5 lessons learned on my journey from startup incubator to market
All around the world, new project and startup incubators are mushrooming. I had the pleasure to be part of the Bosch Internet of Things Lab as an early early-stage incubator at St. Gallen University and ETH Zurich. The lab was created in 2012 by Bosch and Prof. Fleisch, who holds chairs at both Swiss institutions, as an unconventional approach to exploring novel IoT applications, solutions and business models with both research and business perspectives closely intertwined.
Marcus Köhler and I started off here in the first batch of six PhD students, embedded in the research environment of the University of St. Gallen and ETH Zurich in Switzerland. At the time, we had no idea we would be the next startup founders, developing our lab project into a company only two years later. Now, with two entities in Switzerland and Germany and a successful first financing round, we are daring to state that the lab-as-incubator has been a success for Bosch, the university, and naturally us as founders. As we reflected on the time we spent working in the IoT Lab, we recognized distinct factors that made the lab a real incubating environment for us. Some of these were major influences right from the beginning, with others being added over time in the course of the learning process:
5 lessons learned from our incubator phase
Lesson 1: Formally separate from the big company
The Bosch IoT lab is organized as a separate entity under the umbrella of the university. This top management decision was critical in keeping our research independent and ensuring we could explore beyond a more closely defined corporate agenda.
Lesson 2: Put diverse minds together
The lab setting is characterized by its interdisciplinary nature. The team includes engineers, psychologists, economists, and computer scientists, making it possible to develop and assess projects from different angles. Marcus and I specifically could complement each other with our technical and business backgrounds as we developed ComfyLight.
Lesson 3: Dig in for the long haul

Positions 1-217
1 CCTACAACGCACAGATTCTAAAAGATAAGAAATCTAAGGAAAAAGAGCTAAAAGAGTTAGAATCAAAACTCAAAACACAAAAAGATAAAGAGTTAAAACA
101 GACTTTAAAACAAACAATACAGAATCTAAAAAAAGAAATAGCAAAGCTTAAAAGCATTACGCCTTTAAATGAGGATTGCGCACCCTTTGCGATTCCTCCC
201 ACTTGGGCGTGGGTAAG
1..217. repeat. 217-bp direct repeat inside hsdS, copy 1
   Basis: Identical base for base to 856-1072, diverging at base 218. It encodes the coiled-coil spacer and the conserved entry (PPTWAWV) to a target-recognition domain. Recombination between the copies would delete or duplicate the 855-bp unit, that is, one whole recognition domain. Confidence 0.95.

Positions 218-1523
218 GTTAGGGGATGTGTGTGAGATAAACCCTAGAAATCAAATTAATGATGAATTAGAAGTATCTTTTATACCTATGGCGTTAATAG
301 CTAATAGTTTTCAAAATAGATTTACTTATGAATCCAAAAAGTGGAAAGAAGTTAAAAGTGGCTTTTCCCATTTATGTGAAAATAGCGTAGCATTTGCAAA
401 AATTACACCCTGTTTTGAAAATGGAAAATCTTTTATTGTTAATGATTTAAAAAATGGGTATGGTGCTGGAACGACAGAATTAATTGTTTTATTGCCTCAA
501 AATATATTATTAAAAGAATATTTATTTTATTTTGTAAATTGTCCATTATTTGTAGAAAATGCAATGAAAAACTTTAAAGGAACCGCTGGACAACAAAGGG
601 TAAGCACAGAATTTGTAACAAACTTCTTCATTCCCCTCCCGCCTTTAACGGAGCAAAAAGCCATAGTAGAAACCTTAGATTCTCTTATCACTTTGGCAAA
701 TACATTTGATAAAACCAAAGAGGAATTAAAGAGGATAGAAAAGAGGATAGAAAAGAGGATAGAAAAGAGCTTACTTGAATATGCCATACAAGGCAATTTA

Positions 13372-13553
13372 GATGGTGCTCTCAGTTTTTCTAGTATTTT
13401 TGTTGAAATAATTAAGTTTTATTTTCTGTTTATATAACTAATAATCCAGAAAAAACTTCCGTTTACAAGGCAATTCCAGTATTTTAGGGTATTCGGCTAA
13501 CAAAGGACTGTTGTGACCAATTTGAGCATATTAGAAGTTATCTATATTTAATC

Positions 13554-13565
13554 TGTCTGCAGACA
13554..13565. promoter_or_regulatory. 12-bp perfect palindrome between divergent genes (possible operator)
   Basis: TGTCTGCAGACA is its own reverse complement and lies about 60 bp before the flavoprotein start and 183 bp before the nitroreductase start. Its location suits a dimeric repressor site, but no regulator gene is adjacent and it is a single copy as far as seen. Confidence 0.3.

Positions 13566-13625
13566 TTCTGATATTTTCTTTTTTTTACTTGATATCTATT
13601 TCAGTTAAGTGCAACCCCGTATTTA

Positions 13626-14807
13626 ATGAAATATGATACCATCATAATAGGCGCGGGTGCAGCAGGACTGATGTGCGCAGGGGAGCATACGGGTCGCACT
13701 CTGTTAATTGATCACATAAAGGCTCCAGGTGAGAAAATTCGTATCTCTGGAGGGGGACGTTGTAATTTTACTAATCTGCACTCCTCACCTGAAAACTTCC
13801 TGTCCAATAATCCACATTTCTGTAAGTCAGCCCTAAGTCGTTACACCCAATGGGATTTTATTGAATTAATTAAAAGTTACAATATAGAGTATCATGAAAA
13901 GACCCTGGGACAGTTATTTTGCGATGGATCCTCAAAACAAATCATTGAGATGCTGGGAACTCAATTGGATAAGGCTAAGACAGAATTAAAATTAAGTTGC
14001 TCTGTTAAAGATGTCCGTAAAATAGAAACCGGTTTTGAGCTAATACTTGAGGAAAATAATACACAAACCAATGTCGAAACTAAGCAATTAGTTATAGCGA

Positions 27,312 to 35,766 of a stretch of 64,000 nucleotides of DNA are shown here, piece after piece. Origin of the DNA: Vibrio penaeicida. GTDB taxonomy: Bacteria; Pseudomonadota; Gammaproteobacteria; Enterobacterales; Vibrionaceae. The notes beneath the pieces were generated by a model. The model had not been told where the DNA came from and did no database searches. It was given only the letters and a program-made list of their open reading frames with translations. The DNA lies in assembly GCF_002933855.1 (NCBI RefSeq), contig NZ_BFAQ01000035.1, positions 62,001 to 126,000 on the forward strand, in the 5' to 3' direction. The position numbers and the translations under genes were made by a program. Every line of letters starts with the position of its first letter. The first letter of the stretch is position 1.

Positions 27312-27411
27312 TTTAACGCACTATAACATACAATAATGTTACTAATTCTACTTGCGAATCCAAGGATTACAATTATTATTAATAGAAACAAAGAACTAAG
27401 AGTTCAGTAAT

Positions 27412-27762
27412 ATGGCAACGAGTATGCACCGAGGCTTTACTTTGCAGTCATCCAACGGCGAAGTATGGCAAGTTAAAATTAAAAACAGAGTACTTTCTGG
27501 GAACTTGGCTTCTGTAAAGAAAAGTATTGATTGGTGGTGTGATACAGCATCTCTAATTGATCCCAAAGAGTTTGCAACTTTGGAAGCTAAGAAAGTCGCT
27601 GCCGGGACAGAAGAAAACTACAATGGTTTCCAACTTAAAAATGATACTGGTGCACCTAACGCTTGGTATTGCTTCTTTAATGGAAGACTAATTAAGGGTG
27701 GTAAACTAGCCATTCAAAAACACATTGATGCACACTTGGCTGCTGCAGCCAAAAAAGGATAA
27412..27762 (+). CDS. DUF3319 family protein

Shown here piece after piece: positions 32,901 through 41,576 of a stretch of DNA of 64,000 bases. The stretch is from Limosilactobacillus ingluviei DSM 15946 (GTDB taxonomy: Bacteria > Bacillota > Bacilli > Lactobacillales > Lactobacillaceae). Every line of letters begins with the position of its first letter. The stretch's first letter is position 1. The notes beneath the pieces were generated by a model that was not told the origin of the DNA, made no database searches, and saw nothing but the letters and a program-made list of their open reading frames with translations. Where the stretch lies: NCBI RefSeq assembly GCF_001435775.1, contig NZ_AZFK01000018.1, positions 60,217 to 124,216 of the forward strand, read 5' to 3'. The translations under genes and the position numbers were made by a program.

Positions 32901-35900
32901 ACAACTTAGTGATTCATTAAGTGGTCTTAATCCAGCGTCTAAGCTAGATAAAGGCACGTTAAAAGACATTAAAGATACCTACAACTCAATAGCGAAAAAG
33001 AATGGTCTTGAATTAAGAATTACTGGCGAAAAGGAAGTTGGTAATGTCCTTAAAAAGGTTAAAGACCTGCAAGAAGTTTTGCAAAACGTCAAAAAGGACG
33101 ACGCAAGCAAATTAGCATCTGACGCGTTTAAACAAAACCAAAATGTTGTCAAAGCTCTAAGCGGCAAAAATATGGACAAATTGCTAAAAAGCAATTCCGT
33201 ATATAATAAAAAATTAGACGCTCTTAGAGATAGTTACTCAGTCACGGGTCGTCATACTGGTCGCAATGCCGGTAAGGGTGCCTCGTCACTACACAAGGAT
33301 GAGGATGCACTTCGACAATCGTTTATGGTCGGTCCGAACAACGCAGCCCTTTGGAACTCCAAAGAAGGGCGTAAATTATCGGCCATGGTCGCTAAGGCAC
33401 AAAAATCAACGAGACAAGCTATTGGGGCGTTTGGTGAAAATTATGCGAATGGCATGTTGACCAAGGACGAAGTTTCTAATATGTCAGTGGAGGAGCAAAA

Because a PhD program takes about three years, we had plenty of time to experiment and iterate. ComfyLight started as an automatic lighting project, which we ultimately pivoted into a security solution. It took seven months to produce the technical concept for ComfyLight and another two to identify the right use case. Along the way, we had to “kill” a lot of ideas, and of course balance ambition with patience to reach a promising product concept.
Lesson 4: Connect on an individual level
Despite the formal separation, we always touched base with individual Bosch experts so as to benefit from the technical know-how and resources within Bosch. An important bridge between the lab and Bosch was Markus Weinberger, who represents Bosch at the lab in Switzerland on a permanent basis. He helped make sure that we were put in touch with the right corporate teams.
Lesson 5: Money is an accelerator
Of course, the lab resources were an important factor in accelerating iterations by allowing our team to outsource execution tasks so we could focus on our core activities, i.e. developing and test driving concepts from a technical and business perspective.
These five sum it up in a nutshell, leaving other, subtler aspects aside. At the beginning of this year, ComfyLight left the lab to stand on its own and enter a new phase with external investors on board. While Marcus and I are now ramping up a team in Switzerland and Germany to prepare for our market entry in 2016, the lab pipeline is filling up with new and exciting projects by our peers.
What about you? What has been your experience working in a startup incubator? We would love to hear from you about the lessons you’ve learned!